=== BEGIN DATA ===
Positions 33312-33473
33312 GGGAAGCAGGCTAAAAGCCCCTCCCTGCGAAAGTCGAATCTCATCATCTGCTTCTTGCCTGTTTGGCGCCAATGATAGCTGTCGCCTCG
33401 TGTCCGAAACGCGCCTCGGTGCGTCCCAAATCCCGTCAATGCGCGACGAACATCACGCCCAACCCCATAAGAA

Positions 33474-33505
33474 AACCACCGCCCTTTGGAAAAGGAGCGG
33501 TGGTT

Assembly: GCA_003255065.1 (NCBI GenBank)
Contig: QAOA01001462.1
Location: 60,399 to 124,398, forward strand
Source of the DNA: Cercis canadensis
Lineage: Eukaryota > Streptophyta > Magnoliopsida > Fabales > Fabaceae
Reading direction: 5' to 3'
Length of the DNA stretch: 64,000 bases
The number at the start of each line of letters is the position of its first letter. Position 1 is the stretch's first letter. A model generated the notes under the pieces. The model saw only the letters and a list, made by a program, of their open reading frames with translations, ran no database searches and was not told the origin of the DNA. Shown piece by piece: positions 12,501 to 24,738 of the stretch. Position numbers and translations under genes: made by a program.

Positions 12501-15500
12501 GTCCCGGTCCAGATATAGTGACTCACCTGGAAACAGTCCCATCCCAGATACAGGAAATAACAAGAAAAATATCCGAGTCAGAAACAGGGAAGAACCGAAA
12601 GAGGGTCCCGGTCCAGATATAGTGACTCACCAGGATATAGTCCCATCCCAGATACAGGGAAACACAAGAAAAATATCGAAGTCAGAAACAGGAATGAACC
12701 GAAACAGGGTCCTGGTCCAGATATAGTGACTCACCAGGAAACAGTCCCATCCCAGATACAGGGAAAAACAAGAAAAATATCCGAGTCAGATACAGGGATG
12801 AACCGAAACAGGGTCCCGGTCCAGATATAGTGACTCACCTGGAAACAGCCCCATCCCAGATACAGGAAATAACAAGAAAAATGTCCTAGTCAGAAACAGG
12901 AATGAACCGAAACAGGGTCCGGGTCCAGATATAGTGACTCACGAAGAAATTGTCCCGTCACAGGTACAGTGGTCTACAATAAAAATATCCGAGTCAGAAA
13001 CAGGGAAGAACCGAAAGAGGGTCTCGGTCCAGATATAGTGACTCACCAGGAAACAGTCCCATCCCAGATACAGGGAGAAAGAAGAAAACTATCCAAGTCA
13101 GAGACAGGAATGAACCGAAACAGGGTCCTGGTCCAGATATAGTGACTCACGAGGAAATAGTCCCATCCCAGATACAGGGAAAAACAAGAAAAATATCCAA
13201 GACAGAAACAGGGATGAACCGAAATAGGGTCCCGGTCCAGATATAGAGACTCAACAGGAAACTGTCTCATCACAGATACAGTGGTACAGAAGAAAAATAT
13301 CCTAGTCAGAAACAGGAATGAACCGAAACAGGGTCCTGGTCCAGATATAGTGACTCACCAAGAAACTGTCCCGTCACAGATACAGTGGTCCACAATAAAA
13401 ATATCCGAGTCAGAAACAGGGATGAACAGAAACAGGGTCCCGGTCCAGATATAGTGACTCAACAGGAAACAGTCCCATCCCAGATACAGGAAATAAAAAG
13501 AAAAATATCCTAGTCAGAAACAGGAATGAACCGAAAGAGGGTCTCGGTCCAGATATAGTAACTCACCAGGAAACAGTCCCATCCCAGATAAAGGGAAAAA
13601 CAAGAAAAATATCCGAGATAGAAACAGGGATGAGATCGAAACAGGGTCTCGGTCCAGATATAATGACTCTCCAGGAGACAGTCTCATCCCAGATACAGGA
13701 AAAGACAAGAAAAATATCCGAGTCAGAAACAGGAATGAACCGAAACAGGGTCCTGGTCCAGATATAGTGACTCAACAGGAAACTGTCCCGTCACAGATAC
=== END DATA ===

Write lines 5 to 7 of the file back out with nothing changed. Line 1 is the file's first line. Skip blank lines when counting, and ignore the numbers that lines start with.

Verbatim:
33474 AACCACCGCCCTTTGGAAAAGGAGCGG
33501 TGGTT

Assembly: GCA_003255065.1 (NCBI GenBank)